I will not discuss each and every machine feature on which the plaintiff bases a claim to a trade secret. However, a few may be referred to as examples: Marking devices are commonly mounted near the end of a manufacturer's assembly line. The packaged product will pass the device on a conveyer belt or set of rollers, being imprinted as it passes. The marker can be mounted by fastening it to the frame of the conveyer. Some are "double hung," i.e., are fastened to both sides of the conveyer frame so that the package or product to be marked passes between the mountings of the marker. Others are "overhung" by having a mounting only on one side of the conveyer frame. These differences of mounting may be made obvious by comparing the conventional double-hung window, which slides up and down in a frame, to the casement-type of window which is hinged along one side and swings outward or inward on those hinges.
The mounting of a marking machine on a conveyer line has considerable practical importance because of the need to make adjustments, change printing type, replenish ink supply, and the like. There are advantages to the overhung mounting, and the plaintiff claims its use of that mounting is a trade secret. Secrecy in the dictionary sense is not present, however; anyone with an interest in the style of mounting can see at a glance the essential outlines of the overhung model, and I am satisfied that anyone with a general skill in designing machinery, having seen it, could successfully reproduce it. The advantages of the overhung mounting would also be readily apparent to an observer having knowledge of marking practices and problems in the packaging industry.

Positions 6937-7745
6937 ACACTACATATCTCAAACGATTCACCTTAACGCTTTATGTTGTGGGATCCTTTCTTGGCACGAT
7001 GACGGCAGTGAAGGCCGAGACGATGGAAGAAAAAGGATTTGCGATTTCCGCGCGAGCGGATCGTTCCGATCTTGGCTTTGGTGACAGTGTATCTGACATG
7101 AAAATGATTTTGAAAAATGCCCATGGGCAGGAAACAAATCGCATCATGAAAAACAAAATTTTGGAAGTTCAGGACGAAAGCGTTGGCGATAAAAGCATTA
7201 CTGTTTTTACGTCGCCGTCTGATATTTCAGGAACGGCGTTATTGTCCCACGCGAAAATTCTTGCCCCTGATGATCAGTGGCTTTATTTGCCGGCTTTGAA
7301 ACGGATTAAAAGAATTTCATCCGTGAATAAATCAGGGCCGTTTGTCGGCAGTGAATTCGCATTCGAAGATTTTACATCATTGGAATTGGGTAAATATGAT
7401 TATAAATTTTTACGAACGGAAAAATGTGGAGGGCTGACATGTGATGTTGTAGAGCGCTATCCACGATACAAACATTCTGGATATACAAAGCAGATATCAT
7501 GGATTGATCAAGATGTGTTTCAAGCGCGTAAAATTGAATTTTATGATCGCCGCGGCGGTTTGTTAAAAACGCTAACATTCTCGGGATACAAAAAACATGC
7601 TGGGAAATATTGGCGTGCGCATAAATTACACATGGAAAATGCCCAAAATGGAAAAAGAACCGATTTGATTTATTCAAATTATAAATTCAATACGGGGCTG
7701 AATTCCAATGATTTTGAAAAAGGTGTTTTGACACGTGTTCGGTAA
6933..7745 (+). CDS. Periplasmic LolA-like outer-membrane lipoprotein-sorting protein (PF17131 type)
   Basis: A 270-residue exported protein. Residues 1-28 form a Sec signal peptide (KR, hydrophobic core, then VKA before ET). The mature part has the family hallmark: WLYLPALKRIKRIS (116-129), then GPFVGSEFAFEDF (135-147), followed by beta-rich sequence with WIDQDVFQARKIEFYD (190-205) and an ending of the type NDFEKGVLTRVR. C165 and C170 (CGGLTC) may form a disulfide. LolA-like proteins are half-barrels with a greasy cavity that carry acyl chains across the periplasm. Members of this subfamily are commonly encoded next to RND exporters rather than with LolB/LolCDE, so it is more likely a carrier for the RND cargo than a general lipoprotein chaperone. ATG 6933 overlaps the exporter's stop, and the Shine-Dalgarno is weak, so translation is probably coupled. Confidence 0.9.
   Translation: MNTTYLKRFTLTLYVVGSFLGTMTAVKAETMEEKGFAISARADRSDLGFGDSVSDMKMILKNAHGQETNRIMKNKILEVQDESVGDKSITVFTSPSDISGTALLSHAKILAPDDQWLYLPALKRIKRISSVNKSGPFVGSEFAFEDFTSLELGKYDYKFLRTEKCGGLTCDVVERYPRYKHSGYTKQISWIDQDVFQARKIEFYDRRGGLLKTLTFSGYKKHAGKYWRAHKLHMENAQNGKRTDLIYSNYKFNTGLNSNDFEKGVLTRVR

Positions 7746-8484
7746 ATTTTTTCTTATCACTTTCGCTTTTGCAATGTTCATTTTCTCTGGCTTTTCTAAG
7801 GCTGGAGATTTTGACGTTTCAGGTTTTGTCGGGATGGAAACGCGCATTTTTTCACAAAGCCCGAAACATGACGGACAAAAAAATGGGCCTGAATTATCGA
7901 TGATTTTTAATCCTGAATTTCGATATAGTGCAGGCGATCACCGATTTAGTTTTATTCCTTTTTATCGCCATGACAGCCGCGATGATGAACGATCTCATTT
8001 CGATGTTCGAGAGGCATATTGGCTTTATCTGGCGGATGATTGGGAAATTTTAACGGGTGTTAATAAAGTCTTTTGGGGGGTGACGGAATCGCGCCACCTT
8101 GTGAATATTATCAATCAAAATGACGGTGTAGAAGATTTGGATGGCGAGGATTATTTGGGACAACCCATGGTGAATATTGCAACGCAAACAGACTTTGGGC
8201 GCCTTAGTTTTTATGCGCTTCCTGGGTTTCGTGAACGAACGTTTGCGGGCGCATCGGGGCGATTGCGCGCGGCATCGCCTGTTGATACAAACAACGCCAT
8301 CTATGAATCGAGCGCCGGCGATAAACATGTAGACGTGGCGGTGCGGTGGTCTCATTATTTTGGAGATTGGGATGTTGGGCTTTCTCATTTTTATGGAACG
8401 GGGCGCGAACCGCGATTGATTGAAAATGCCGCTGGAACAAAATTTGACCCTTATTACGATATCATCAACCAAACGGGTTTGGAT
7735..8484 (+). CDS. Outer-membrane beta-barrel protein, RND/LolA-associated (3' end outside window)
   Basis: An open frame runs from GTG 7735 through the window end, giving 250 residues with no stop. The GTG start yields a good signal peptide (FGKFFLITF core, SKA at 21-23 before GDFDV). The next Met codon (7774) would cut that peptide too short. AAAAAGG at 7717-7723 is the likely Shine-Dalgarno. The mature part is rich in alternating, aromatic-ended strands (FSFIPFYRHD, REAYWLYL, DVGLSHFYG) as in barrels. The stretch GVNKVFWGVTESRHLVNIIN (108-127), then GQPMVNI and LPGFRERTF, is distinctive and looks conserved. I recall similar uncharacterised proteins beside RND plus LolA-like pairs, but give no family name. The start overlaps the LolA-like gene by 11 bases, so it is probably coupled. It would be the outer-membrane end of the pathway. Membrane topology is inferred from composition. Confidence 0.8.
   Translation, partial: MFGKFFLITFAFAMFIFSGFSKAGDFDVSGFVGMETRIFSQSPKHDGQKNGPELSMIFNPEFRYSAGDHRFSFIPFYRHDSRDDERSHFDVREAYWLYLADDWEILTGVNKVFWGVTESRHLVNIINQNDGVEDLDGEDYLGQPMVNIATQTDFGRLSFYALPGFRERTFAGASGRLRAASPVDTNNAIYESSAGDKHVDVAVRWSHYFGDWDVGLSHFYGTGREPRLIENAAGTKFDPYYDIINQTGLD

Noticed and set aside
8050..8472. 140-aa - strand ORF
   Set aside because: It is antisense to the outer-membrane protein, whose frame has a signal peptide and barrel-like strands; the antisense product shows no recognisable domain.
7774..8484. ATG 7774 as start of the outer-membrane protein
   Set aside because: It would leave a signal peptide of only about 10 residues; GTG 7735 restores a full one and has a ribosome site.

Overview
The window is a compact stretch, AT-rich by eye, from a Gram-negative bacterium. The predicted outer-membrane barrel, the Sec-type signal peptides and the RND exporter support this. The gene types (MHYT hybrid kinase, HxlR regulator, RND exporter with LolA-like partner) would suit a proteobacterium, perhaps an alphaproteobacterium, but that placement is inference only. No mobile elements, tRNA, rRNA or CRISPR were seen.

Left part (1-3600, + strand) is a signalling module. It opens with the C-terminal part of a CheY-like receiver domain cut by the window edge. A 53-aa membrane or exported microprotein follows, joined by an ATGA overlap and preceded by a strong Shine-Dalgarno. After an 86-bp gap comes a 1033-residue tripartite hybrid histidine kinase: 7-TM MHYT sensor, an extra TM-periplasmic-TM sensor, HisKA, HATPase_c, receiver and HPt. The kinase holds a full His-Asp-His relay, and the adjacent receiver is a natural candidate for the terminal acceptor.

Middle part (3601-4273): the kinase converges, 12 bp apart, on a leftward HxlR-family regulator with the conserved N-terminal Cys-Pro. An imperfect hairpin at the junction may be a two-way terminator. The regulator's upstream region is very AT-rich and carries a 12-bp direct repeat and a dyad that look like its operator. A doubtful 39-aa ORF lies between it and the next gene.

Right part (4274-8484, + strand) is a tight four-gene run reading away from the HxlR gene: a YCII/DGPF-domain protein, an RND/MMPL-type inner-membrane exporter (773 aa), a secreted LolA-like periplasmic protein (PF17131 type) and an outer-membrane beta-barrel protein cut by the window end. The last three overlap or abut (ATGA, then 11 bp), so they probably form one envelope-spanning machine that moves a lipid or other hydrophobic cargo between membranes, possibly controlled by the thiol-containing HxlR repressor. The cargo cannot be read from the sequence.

Other features of Gottscho machines, claimed as trade secrets, though less obvious, are still open to the world in the
Another feature claimed by the plaintiff as a trade secret is a sandblasted metal roller to transfer ink from a machine's ink roller to its printing cylinder. The sandblasting produces a roughened surface which handles the ink better than a smooth surface would. Essentially the same result might be obtained by engraving the face of the roller, but that would be more expensive. Here again, many sandblasted rollers have been sold, and I am satisfied that a skilled person by examining one of them would recognize without difficulty the method used in roughening the surface. Sandblasting is a common process, readily available in commercial metal treating shops.
To describe each of the other claims would produce no different conclusion than the one already stated for each claim which has been described. I am satisfied that all of them depend upon well-known mechanical devices and principles incorporated in machines which have been widely sold and even more widely offered for sale, and that such devices and principles are not hidden within the machines, but are readily available for recognition, inspection, testing and measuring by any person who might desire to copy or imitate.